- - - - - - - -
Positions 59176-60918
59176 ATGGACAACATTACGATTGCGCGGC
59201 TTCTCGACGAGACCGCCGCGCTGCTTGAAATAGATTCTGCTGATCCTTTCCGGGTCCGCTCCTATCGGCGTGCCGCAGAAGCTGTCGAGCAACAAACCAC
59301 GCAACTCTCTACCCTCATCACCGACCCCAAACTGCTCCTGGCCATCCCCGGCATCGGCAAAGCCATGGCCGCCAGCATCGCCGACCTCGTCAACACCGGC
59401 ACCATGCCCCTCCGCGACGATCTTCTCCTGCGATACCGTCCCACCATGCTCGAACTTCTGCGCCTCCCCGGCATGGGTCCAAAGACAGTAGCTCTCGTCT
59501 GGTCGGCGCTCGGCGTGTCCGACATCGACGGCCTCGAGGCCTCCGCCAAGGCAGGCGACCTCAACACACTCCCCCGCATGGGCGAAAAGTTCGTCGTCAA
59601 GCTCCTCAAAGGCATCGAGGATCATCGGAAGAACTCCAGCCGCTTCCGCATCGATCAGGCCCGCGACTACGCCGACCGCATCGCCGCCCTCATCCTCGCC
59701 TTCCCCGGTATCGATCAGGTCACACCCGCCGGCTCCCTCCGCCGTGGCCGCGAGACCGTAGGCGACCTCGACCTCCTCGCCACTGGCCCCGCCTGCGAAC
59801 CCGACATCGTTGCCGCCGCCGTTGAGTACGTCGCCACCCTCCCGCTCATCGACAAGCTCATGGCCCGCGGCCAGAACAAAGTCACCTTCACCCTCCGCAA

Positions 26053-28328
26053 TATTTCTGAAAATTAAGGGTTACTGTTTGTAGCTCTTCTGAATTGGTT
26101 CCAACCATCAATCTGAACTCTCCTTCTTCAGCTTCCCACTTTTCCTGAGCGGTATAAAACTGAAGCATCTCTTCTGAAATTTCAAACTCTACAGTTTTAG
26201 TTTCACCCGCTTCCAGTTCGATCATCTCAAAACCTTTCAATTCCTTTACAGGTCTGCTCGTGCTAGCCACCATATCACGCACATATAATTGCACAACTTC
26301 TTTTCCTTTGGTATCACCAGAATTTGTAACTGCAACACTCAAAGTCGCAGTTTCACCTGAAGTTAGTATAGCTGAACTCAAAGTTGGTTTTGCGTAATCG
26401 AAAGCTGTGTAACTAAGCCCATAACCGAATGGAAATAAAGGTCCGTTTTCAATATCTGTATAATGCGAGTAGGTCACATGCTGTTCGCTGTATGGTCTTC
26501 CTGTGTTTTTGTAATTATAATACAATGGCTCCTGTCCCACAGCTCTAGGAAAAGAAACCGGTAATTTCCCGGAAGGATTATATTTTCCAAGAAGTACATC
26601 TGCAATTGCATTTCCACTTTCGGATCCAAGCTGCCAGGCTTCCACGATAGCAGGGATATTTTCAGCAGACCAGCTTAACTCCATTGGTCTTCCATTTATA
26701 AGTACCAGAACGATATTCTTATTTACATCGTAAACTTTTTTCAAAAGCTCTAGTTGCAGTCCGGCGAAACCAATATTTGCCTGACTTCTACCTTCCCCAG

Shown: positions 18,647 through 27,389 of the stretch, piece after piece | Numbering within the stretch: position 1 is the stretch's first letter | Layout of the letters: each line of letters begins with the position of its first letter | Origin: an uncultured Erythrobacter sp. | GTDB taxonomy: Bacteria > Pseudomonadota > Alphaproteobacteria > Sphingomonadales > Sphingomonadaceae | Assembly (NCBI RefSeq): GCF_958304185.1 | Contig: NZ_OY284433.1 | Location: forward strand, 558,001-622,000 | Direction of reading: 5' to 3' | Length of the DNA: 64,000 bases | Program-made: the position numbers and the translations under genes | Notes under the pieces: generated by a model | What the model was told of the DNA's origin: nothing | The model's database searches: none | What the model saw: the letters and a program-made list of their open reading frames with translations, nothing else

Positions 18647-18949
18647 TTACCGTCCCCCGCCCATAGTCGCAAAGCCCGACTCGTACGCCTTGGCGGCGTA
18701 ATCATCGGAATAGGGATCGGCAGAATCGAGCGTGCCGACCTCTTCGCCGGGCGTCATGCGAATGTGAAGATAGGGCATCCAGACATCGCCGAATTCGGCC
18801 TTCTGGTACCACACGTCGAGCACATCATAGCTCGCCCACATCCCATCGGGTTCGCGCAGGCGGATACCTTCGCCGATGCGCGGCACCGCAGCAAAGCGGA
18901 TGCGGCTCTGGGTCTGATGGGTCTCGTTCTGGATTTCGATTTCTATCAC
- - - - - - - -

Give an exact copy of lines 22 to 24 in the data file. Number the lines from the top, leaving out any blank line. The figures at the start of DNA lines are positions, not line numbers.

18701 ATCATCGGAATAGGGATCGGCAGAATCGAGCGTGCCGACCTCTTCGCCGGGCGTCATGCGAATGTGAAGATAGGGCATCCAGACATCGCCGAATTCGGCC
18801 TTCTGGTACCACACGTCGAGCACATCATAGCTCGCCCACATCCCATCGGGTTCGCGCAGGCGGATACCTTCGCCGATGCGCGGCACCGCAGCAAAGCGGA
18901 TGCGGCTCTGGGTCTGATGGGTCTCGTTCTGGATTTCGATTTCTATCAC